The investigation is active and will be ongoing. No further details will be provided at this time.

The Dispatch also spoke with Haney’s fiancé:

Haney’s fiancé, Denice Gary-Pandol, a podcast and radio show host in Bakersfield, was reached by the Ledger Dispatch for comment and said she did not believe that Haney had killed himself, that he had been happy and looking forward to planning the couple’s wedding in April.

In fact, at a town hall in California in 2016, Haney spoke about a meeting with his attorney, Joseph Schmitz, who warned him about the danger he faced as a whistleblower. At the time, Haney was in still living in Washington, DC.

“Joe Schmitz taps his forehead, looks right at me and says, ‘The things you have in your head; the things you know people will kill you for,'” Haney said. “And he wasn’t talking about Jihadis from Yemen. He was talking about people within a square mile from where we were standing — right in view of the Rayburn [House Office] building.”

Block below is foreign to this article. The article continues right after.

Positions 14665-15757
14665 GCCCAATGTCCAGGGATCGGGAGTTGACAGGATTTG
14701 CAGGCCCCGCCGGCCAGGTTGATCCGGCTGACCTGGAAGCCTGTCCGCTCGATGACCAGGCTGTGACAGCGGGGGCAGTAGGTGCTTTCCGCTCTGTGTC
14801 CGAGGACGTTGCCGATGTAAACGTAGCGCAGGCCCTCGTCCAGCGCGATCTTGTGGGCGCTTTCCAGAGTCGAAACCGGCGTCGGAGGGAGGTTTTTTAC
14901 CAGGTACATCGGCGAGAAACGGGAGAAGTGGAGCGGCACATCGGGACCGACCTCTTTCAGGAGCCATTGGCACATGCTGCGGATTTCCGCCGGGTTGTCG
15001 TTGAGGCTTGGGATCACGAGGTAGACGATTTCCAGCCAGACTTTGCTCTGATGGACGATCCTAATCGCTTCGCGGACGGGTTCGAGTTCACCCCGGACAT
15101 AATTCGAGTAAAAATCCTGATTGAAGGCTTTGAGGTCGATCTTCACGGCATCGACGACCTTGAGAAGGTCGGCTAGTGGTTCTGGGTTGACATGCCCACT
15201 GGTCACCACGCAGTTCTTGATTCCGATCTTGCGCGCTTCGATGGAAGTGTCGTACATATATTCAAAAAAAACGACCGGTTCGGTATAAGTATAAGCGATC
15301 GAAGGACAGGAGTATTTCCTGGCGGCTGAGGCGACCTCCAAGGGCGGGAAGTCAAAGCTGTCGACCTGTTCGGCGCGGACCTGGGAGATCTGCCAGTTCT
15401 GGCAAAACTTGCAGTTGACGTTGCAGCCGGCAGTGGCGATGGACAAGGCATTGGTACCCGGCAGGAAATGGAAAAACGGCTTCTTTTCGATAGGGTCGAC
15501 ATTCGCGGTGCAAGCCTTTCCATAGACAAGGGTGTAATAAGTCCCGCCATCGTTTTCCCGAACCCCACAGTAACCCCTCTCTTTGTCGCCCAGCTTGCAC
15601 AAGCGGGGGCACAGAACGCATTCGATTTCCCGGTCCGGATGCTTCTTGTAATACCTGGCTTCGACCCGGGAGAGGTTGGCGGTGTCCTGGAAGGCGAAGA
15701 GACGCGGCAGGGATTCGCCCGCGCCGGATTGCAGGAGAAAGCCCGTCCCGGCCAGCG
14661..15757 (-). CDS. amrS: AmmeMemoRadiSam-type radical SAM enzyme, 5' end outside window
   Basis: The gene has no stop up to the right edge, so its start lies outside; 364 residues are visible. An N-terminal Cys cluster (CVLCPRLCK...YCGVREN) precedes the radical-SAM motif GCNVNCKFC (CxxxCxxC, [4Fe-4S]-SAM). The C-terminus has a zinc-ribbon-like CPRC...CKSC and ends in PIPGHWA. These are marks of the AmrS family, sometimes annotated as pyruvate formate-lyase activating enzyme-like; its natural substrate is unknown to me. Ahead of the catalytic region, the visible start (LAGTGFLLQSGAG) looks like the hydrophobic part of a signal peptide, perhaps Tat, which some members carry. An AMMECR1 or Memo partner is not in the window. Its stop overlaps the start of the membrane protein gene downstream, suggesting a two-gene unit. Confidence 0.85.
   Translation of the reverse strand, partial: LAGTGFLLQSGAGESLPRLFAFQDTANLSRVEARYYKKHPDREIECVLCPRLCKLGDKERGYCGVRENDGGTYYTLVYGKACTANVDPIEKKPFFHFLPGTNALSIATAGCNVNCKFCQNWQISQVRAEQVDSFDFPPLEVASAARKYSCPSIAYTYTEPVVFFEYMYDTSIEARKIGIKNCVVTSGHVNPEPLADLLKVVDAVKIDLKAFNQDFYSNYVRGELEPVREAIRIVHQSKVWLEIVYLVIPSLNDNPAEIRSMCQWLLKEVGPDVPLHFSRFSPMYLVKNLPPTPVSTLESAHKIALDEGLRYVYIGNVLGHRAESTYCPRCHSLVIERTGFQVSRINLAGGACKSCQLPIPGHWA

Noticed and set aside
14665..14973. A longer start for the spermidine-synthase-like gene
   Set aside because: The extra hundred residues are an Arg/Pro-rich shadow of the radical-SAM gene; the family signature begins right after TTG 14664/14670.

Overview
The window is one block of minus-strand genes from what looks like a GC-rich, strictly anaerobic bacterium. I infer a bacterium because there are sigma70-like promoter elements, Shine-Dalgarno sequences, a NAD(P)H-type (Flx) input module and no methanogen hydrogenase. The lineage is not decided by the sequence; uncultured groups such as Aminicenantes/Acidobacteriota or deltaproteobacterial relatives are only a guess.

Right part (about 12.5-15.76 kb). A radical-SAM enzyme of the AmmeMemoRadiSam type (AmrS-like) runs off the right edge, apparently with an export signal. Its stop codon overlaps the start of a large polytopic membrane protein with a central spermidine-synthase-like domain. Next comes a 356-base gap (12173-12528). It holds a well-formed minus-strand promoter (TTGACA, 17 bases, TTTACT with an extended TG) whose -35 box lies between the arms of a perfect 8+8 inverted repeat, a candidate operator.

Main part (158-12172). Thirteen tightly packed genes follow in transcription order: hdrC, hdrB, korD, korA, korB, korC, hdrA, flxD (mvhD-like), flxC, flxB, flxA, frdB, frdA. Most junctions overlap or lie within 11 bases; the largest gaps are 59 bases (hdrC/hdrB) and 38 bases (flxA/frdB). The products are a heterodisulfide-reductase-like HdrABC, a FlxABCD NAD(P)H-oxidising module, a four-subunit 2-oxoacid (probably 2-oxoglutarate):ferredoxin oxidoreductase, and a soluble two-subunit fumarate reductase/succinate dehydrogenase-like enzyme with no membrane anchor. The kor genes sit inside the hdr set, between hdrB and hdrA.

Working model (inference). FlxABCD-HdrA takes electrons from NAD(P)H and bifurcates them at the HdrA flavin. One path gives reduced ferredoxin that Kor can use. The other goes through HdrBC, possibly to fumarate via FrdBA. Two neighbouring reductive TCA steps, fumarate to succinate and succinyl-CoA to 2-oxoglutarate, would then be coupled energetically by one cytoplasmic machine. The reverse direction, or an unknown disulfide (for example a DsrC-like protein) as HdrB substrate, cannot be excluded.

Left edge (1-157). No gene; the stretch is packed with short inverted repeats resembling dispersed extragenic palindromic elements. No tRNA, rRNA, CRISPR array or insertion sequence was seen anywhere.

Congressional Record

King and Rep. Louie Gohmert (R-TX), who also counted Haney as a friend, have both spoken on the House floor about his death.

“I’m standing on the floor here saying, Madame Speaker, I don’t believe that Phil Haney committed suicide,” King said on February 28. “I expect that we’re going to get a thorough investigation. The evidence that is coming to me indicates that he was murdered.”

“Phil often said, ‘I would never commit suicide,'” King said.

“Philip Haney — he was one of the finest, most patriotic, competent people I’ve ever met in my life,” Gohmert said in his House floor speech, and noted that Haney was one of the “founding members” of DHS when it was formed after the 911 terror attacks.

“A man of absolute honesty, complete integrity who cared deeply about the future of this country,” Gohmert said. “He was also a Christian brother and that certainly affected so much of what he did.”

Gohmert said he and Haney had made an agreement on their fates.

“I’d been concerned about his safety, with all the information he knew and people who could’ve gotten in trouble.” Gohmert said on February 26. “We had a mutual pact. It said: Either one of us ended up committing suicide, then the other is going to make sure that the truth wins out.”

King told Breitbart News that beyond praising Haney, he hopes his supporters can help get the truth he had yet to reveal and cement this legacy.

“A better way to remember him is find the data, help finish his book, get it published, and make sure America knows that which Phil worked so hard to give us the opportunity to know,” King said.